InstaLinks help you think beyond the issue but relevant to the issue from UPSC prelims and Mains exam point of view. These linkages provided in this ‘hint’ format help you frame possible questions in your mind that might arise(or an examiner might imagine) from each current event. InstaLinks also connect every issue to their static or theoretical background. This helps you study a topic holistically and add new dimensions to every current event to help you think analytically
Table of Contents:
GS Paper 1:
1. Good Governance Index 2021.
GS Paper 2:
2. Right to be forgotten.
GS Paper 3:
1. What is tokenisation and why has RBI issued new guidelines?
2. NASA’s DART Mission.
3.Panel to look into AFSPA withdrawal from Nagaland.
Facts for Prelims:
1. Archbishop Desmond Tutu.
2. Golan Heights.
3.110th anniversary of the first time Jana Gana Mana, India’s national anthem was sung publicly.
GS Paper 1:
Topics Covered: Development and related issues.
Good Governance Index 2021 was launched on the occasion of the Good Governance Day (December 25).
About the GGI:
Prepared by the Department of Administration Reforms and Public Grievances (DARPG).
- The objectives of GGI are to provide quantifiable data to compare the state of governance in all states and union territories, enable them to formulate and implement suitable strategies for improving governance and shift to result oriented approaches and administration.
The GGI 2021 framework covered 10 sectors and 58 indicators:
- The sectors are agriculture and allied sectors, commerce and industries, human resource development, public health, public infrastructure and utilities, economic governance, social welfare and development, judicial and public security, environment and citizen-centric governance.
The GGI 2020-21 categorizes states and union territories into four categories:
- Other states – Group A; other states – group B; North-East and hill states and union territories.
Performance of various states:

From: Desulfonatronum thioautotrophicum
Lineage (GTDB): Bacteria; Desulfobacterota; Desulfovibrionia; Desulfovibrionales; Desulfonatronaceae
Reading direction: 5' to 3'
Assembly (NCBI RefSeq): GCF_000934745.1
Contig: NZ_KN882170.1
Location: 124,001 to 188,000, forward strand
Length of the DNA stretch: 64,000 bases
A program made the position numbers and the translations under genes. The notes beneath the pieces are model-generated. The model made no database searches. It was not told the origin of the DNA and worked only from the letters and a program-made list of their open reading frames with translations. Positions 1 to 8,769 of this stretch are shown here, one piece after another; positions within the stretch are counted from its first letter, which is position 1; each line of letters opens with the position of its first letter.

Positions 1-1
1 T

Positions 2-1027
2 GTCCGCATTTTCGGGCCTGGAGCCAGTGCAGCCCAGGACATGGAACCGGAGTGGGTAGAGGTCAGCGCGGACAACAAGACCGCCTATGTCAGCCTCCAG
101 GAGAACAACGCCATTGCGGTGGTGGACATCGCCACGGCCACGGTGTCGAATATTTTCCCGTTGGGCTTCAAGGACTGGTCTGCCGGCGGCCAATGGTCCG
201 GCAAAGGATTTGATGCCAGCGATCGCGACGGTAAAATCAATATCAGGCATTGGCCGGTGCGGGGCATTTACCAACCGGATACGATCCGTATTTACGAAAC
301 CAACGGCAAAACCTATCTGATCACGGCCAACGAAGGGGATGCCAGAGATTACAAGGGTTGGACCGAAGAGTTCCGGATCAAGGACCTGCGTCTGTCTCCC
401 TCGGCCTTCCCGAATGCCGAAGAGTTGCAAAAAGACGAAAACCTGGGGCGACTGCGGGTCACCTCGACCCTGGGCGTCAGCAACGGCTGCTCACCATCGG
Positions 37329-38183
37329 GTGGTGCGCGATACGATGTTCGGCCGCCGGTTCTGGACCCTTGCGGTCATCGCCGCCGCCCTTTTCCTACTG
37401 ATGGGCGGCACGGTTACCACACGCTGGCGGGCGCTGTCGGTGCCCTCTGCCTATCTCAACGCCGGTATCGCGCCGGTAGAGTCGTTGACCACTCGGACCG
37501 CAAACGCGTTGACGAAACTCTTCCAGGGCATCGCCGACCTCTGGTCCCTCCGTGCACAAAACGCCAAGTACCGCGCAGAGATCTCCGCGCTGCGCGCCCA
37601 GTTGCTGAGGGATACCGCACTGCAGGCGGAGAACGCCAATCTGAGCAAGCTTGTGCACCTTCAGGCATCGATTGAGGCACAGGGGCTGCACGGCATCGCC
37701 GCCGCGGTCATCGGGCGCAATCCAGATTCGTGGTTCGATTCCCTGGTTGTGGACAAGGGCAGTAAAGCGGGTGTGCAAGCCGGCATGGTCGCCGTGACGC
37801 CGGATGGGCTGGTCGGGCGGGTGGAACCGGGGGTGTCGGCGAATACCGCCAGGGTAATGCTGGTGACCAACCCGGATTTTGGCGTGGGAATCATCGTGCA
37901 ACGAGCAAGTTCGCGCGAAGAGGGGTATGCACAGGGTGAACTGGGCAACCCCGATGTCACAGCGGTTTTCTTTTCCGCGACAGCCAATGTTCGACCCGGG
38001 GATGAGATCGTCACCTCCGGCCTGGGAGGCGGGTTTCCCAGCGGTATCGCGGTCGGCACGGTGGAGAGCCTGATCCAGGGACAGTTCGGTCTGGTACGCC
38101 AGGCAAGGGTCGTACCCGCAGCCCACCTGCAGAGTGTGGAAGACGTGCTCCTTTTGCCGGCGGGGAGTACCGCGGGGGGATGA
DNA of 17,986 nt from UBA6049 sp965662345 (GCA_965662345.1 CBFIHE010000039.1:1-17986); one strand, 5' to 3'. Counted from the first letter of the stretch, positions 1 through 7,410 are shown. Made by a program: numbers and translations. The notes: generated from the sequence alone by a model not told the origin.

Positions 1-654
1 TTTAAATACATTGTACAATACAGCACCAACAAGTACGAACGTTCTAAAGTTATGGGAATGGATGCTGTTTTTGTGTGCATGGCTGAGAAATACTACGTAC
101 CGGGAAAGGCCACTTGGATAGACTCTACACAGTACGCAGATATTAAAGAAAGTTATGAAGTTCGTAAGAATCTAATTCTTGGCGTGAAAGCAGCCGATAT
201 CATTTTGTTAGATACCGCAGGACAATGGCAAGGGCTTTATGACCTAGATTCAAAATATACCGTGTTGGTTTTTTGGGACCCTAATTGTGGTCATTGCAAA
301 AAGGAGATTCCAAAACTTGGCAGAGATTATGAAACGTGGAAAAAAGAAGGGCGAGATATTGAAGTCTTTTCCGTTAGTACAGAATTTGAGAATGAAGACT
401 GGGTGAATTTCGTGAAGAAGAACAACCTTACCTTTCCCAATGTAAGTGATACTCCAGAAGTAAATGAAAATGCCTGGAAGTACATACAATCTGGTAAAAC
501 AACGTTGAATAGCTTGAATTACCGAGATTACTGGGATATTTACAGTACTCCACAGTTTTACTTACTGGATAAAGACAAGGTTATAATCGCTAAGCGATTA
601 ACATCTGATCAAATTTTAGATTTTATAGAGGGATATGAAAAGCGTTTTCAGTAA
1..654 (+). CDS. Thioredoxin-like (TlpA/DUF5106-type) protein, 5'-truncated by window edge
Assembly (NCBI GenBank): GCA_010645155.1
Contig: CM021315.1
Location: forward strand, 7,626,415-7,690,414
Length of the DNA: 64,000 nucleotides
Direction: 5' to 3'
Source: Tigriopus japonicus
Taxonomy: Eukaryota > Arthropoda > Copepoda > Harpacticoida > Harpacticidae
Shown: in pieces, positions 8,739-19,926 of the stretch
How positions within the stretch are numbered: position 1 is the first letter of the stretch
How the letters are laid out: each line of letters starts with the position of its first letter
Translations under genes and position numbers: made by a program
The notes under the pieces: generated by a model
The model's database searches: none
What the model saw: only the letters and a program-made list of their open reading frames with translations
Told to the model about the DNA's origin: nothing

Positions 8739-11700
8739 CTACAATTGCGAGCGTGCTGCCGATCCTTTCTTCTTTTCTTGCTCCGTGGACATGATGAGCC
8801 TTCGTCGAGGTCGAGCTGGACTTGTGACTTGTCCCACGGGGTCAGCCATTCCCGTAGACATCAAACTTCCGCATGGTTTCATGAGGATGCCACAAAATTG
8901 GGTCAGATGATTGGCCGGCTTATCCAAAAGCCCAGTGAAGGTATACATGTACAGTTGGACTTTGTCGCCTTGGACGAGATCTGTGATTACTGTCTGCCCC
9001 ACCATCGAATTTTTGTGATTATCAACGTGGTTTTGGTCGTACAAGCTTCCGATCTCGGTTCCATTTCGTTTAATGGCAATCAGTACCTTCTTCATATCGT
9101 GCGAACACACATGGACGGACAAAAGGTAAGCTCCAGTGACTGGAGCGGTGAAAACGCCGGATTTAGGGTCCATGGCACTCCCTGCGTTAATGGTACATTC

- Gujarat has topped the composite ranking, followed by Maharashtra and Goa.
- As many as 20 states have improved their composite GGI scores in 2021.
- Delhi has topped the union territories category composite ranking.
- Among the sectors, Uttar Pradesh secured top position in the commerce and industry sector.
- In the Northeast and Hill States category, Mizoram, and Jammu and Kashmir have registered an overall increase of 10.4 per cent and 3.7 per cent respectively over GGI 2019.
Limitations of the Good Governance Index:
- The limitations of the index are determined largely by the availability of data, which can be overcome with time as data becomes available from authentic and reliable government sources.
- While agreeing the importance of input and process based indicators, the framework is also limited by its focus only on outcome/output based indicators.
Did you know that December 25 is observed as the good governance day to commemorate the birth anniversary of former prime minister Atal Bihari Vajpayee?
- About GGI.
- Key features.
- Performance of various states in latest edition of the index.
Sources: Indian Express.
GS Paper 2:
Topics Covered: Indian Constitution- historical underpinnings, evolution, features, amendments, significant provisions and basic structure.
- Petitions across courts have been seeking enforcement of this “right” — a legal principle that is not yet backed by statute in India.
What is the right to be forgotten?